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January 06, 2012


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Scott Walters

Ah, yes -- we can't generalize. Otherwise we'd have to actually do something. But take a look at NEA reports, take a look at the report I wrote about on my Occupy series -- the theatre audience everywhere looks pretty much the same. So there are two options: accept it, or do something to change it. Most tacitly accept it, even while making impassioned statements showing their "heart is in the right place." Tom's post makes that tacit acceptance, that complacency, explicit -- and the howl is heard throughout the theatrosphere. If you think it ought to be different, it will require serious changes in the infrastructure -- changes that might shift money and power away from the large, white, rich urban institutions who support the status quo. But that might undermine one's careerist ambitions that are pointed at working in those large, rich, white, urban institutions.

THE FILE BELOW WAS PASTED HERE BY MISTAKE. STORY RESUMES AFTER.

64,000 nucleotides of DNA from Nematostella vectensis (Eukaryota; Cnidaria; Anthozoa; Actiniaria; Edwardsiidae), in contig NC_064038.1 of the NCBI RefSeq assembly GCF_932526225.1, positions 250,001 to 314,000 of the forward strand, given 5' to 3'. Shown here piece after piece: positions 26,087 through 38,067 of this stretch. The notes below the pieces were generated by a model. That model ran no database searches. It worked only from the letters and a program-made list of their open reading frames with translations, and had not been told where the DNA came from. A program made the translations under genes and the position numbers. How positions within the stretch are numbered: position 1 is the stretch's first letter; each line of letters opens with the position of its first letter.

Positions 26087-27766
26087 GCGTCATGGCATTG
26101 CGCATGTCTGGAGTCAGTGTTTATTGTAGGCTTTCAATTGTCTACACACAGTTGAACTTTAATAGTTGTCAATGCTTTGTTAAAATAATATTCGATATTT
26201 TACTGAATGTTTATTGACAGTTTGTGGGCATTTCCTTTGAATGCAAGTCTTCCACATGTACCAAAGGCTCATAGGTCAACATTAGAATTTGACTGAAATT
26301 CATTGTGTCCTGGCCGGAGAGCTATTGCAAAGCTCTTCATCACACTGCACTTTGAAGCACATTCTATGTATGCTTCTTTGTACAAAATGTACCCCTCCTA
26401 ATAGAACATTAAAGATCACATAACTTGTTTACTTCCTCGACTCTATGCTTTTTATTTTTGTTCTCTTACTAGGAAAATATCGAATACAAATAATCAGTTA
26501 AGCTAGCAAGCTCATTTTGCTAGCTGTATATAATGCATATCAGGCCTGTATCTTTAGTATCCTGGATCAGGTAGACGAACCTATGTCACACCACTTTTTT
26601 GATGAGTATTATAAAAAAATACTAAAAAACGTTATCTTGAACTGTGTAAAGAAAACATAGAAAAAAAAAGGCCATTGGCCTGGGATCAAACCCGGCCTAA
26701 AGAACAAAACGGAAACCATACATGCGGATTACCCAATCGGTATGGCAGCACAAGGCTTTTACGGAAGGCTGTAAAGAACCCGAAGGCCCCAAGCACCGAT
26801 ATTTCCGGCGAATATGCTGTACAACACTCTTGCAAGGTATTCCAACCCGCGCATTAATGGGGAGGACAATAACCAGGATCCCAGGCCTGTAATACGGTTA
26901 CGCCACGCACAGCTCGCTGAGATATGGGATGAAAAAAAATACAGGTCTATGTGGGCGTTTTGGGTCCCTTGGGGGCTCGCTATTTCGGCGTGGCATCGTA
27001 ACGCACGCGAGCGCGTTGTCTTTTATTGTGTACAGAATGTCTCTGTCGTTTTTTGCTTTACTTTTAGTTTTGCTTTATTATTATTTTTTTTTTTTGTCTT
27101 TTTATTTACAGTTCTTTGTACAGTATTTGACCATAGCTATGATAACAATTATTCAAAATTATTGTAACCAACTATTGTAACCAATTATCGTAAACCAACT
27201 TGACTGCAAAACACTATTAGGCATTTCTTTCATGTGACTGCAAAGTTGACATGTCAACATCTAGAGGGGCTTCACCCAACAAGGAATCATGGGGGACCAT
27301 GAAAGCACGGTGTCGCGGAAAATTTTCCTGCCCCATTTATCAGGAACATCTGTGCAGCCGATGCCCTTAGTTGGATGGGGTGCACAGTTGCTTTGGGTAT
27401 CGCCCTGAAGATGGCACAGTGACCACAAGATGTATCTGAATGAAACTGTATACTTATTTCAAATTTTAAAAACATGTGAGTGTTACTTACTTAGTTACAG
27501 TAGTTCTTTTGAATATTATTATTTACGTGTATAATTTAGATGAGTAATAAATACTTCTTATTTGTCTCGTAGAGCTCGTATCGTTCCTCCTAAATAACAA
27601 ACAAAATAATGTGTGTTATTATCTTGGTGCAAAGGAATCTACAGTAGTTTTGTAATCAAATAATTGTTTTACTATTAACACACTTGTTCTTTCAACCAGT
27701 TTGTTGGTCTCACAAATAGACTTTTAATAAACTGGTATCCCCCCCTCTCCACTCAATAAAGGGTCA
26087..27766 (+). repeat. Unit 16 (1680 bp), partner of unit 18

I just want to make sure I got this right:

What you're claiming here is that Tom's post is a put-on designed to expose complacency within the theater system through provocation? Is that correct?

Scott Walters

No, I'm not claiming that at all. I have no idea what his intentions are -- nor does anyone else, despite all the assumptions. What I'm saying is that he wonders whether it is "OK" to consider theatre an art form for white people, since the seemingly unchanging stats and personal experience seem to imply it. He has the courage to look that idea in the face. He doesn't endorse it, he is clearly concerned about it, but he asks himself and his readers to consider it.

But what I am asking is: if you reject the status quo, what are you doing to change it? It isn't ENOUGH to simply condemn the situation and proclaim all the other socio-political reasons why it is so -- people have to walk their talk. And I don't see much of that. I see a lot of armchair activists who, when it comes to their own career and when it comes to taking action about the infrastructure that supports the status quo, have nothing to offer.


And I don't see much of that.

That's because you haven't been paying attention. Not to mention, us "armchair activists" have lives and work that we don't loudly trumpet so that you can approve of what we're doing.

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